An article on becoming good at basic hand woven pot holder creation. Includes videos showing how to get accustomed to a basic potholder loom kit, potholder loops and lace edged variations, and other pot holder loom details:
By Linda Augsburg
I love potholders. I do a lot of cooking, so I have a lot of hot pads in my kitchen. But I also like a coordinated kitchen, so having the ability to make a potholder to match my decor is appealing. And when I give kitchen-oriented bridal shower gifts, I like to make a potholder or two to match the couple's kitchen decor. I've learned to stop myself from making big wedding gifts, but making a pot holder doesn't take a lot of time and you can always use an extra potholder!
When I was a child, we made potholders often - the woven kind. I don't remember using a crochet hook when I made them, but it's a useful tool for weaving through more easily and finishing off the edges. If you haven't tried making woven pot holders yourself or with your kids, give it a shot.
Now, if you'd like to learn to sew a potholder, use some good basic sewing and quilting techniques, such as fussy cutting a motif in a print fabric, quilting, binding, and more.
The key to the success of sewn potholders, in my opinion, is the heat-resistant Insul-Bright Insulating Materials - it's a must for pot holders safety. Not one to dictate brands to our readers, Beacon has some heat-resistant materials as well, both quilted and unquilted. Your local fabric store should be able to help you find something that will work for you.
Sometimes, it's useful to have potholder-like pad to put under casserole dishes or platters to protect your table when you're entertaining. If you often cook and serve using a 9″ x 13″ dish or serve on a certain platter, it might be useful to create a hot pad for under the dish. You could even make it using different prints for each side if you wanted to - one that matches your kitchen or dining room and the other a holiday print. Here's how:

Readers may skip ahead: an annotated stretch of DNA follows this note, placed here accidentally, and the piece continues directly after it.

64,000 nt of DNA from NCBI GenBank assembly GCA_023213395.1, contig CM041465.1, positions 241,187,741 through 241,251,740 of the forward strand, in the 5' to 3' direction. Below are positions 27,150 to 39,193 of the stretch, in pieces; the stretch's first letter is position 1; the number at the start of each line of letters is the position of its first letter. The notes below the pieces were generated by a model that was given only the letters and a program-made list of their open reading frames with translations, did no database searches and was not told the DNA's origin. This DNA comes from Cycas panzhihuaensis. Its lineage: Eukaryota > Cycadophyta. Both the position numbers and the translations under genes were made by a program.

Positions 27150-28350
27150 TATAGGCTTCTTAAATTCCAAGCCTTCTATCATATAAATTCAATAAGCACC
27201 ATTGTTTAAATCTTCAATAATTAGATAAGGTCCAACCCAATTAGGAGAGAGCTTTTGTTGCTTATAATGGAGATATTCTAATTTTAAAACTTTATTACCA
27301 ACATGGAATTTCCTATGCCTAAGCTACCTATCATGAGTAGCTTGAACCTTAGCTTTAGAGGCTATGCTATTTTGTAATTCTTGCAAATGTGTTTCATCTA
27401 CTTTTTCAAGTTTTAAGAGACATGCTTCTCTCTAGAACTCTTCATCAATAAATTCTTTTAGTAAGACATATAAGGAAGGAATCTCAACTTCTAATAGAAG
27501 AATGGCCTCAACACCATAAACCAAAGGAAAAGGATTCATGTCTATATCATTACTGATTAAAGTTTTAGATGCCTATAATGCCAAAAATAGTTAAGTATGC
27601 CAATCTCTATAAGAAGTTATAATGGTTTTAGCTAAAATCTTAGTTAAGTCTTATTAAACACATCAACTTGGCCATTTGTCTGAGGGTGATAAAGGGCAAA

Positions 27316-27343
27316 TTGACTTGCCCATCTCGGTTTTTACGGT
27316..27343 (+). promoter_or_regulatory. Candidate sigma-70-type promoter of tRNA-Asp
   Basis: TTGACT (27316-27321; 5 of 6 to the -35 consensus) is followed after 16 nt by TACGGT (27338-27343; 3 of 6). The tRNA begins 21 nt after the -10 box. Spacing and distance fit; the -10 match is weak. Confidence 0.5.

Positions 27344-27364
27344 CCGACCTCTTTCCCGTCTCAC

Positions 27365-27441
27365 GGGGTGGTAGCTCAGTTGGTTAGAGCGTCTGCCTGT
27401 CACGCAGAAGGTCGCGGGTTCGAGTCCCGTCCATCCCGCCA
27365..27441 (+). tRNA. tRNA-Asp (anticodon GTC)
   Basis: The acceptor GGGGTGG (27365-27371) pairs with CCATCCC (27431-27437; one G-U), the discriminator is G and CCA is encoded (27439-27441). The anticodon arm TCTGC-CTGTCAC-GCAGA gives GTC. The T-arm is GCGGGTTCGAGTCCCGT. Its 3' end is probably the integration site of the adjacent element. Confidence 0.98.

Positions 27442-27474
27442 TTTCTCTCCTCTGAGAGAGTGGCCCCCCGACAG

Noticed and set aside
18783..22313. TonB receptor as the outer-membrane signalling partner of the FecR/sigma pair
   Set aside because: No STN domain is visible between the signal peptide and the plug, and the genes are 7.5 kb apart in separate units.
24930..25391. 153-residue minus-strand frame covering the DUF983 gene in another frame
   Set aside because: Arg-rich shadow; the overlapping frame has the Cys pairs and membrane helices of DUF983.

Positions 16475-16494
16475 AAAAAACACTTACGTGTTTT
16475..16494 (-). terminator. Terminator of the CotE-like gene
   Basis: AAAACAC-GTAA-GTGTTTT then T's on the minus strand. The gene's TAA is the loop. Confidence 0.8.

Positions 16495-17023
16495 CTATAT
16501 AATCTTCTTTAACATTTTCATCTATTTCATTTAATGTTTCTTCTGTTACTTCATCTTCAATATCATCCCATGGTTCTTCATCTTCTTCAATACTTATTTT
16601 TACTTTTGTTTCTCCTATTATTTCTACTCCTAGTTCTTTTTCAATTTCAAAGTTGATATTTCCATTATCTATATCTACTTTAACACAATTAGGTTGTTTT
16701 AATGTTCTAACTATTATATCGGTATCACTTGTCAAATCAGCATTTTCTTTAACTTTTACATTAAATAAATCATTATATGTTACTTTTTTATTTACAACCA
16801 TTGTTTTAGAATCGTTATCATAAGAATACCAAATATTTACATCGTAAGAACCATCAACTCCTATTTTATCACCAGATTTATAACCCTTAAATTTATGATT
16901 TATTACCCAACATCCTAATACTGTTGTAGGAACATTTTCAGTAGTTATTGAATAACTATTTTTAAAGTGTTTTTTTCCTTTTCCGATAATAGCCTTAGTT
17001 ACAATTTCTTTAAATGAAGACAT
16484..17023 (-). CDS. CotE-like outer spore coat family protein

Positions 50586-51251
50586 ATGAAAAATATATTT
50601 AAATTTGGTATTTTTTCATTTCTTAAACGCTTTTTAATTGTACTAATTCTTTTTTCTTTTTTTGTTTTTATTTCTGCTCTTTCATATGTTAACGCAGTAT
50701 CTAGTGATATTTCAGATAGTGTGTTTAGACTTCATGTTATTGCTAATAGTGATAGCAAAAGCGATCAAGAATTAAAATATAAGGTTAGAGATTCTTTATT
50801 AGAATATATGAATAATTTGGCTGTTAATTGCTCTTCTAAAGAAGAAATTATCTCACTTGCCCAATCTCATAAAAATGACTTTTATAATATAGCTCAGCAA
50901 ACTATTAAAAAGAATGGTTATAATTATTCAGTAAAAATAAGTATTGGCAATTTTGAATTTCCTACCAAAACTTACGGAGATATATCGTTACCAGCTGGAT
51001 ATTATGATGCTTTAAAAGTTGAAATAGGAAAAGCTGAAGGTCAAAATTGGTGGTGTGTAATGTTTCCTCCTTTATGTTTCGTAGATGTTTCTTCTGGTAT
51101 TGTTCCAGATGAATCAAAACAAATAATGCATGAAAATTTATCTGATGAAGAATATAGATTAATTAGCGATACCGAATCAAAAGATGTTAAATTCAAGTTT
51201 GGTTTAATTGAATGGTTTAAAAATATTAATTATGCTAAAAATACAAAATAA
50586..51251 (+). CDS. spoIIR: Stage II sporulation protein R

1. Use your platter or dish as a pattern, trace the shape on the wrong side of one piece of fabric. Cut out that piece of fabric and use it as a pattern to cut the other piece of fabric.
2. Use the fabric as a pattern to cut two layers of the heat-resistant material.
3. Layer the fabrics and heat-resistant material. The heat-resistant surface of the heat-resistant material should face the wrong side of the fabric and the right sides of the fabric should be facing out.
4. Keeping the raw edges even, quilt the layers to stabilize them. This does not have to be elaborate quilting - just a simple X or some horizontal or vertical lines will do.
5. Bind the edges. If the edges are rounded, you'll want to use bias tape or binding which you can purchase, or you can make your own bias tape. If the edges are straight and you have 90-degree corner angles, you can use either bias tape or straight-of-grain strips to bind the edges.
And there you have it, a finished potholder that is perfect for protecting your table as well.
Linda Augsburg is an Editor for http://www.FaveCrafts.com - a popular online resource for all things crafting, from free knitting patterns and free crochet patterns to Christmas crafts and crafting with kids.
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